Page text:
YOUNG Luciana Rosa has been breastfed since she was born in late January. Her mother, Rita, intends to continue until Luciana is at least six months old, if not a year.
'I want to breastfeed for as long as I can,' the first-time mother from Taylors Hill in Melbourne's north-west said yesterday. While Mrs Rosa, 30, said she was aware of the health benefits breastfeeding can bring for mother and infant, she said the main reason she chose to breastfeed was to cement the bond with her new daughter.
'I thought it's a good way to bond with the baby. My mother did it too and I think there are benefits to it,' she said.
Her experience, which she admits has been free of the problems some breastfeeding mothers endure, is one that health professionals worldwide want more mothers to share.
About 18 per cent of Australian mothers are still breastfeeding their infants at six months of age, a figure many health professionals want increased. The World Health Organisation and the National Health and Medical Research Council recommend babies be exclusively breastfed for the first six months.
According to the findings of an American study published yesterday, boosting the percentage of infants breastfed for the first six months of life could actually save lives, not to mention dollars.
The research suggests that in the US the lives of 911 babies could be saved each year if the percentage of mothers who breastfed their infants for the first six months of life rose from about 43 per cent to 90 per cent.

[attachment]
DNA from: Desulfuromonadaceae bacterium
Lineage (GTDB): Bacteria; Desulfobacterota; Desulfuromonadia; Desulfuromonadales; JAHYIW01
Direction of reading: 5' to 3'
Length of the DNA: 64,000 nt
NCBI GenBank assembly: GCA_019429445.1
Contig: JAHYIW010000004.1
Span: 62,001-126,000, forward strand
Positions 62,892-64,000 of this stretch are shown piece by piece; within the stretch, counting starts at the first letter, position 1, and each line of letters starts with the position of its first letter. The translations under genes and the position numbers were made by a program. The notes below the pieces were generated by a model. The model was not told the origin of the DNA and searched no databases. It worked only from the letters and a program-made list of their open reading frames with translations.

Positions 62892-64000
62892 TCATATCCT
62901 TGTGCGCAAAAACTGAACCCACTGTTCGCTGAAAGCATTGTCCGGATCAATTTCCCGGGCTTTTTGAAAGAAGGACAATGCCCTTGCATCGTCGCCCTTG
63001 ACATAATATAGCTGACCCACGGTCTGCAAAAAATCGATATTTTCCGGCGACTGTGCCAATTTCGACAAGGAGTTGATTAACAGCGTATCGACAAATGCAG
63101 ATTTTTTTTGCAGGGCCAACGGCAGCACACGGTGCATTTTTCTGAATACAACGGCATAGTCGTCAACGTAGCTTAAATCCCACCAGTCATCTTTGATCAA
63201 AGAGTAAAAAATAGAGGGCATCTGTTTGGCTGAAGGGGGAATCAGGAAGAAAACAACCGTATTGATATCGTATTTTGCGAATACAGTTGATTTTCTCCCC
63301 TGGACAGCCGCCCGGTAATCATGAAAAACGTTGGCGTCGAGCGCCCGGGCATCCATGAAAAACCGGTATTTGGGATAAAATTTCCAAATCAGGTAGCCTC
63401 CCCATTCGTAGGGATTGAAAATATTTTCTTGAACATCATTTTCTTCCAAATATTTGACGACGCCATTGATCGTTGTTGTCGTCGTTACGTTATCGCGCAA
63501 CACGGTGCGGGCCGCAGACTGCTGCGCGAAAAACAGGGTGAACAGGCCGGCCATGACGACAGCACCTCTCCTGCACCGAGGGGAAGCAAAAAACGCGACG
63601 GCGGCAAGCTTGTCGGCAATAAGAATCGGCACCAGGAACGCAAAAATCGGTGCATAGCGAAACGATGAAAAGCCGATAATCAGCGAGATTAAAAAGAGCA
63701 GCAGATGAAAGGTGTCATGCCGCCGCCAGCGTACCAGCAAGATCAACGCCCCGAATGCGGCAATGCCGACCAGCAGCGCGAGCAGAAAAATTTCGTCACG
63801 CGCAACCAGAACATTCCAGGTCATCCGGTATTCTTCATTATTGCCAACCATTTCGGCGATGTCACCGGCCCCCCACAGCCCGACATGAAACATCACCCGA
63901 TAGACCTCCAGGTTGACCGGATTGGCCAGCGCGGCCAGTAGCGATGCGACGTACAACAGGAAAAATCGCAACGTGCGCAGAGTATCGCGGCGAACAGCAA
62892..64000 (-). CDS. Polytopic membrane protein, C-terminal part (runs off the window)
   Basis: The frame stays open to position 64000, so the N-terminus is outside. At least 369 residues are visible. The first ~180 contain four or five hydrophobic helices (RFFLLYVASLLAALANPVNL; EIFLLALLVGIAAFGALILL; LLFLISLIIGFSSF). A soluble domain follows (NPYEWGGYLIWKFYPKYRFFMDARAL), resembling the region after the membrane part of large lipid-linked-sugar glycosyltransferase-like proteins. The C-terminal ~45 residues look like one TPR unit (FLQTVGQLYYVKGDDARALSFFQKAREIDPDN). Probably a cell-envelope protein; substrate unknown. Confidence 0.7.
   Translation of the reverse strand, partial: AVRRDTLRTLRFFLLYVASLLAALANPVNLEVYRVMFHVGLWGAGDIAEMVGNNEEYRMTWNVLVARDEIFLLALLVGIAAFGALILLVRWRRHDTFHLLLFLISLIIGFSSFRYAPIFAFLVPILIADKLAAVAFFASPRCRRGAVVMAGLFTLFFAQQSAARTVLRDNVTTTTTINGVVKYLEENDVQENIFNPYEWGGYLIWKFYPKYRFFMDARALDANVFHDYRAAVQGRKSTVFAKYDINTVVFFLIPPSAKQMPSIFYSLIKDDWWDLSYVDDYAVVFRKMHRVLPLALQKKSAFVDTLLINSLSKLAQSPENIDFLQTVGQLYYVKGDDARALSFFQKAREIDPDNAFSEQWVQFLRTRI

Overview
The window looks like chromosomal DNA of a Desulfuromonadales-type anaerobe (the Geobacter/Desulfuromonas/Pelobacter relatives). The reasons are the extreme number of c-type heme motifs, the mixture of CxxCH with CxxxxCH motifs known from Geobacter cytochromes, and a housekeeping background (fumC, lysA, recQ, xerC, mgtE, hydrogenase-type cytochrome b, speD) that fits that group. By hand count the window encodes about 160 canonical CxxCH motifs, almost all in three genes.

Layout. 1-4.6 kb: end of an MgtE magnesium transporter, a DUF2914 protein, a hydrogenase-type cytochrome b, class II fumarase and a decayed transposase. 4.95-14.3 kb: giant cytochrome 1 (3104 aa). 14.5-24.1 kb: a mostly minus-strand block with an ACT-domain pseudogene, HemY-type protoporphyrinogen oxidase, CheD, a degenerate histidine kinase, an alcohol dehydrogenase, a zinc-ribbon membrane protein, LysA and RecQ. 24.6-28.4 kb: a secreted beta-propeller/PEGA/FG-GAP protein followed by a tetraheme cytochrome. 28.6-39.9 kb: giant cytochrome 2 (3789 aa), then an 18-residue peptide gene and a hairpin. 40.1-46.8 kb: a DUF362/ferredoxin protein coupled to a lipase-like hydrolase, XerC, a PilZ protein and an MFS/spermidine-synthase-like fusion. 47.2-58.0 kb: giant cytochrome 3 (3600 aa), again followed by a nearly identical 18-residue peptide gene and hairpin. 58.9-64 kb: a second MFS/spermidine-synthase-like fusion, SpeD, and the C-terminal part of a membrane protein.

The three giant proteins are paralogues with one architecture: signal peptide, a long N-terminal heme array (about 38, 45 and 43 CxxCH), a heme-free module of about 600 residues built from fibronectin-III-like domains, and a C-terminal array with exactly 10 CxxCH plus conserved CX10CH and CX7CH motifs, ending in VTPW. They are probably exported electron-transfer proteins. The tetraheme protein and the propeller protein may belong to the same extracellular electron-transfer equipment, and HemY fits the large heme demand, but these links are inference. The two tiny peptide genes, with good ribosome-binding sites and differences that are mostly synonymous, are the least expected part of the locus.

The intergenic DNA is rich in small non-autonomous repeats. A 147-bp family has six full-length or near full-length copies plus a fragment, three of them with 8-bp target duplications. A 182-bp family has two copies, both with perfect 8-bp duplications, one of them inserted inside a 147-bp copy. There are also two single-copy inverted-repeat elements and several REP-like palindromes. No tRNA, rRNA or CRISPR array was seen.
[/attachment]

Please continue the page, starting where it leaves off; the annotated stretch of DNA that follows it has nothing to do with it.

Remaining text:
Increasing the breastfeeding rate would also save $US13 billion ($A14.1 billion) a year in medical costs, the study found. Researchers conducted a cost analysis of the prevalence of 10 common childhood illnesses and the direct costs associated with treating those diseases, as well as indirect costs such as missed time from work.
Lead author of the paper, Melissa Bartick from Harvard Medical School, said the health benefits linked to breastfeeding had been 'vastly under-appreciated'.
The findings, published online in the journal Pediatrics, suggest there are hundreds of deaths and many more costly illnesses each year from health problems that breastfeeding may help prevent. These include stomach viruses, ear infections, asthma, juvenile diabetes, sudden infant death syndrome and even childhood leukaemia.
Dr Rod Hunt, from the neonatal medicine department at the Royal Children's Hospital, said the overwhelming evidence was that breastfeeding was of benefit to both mother and child.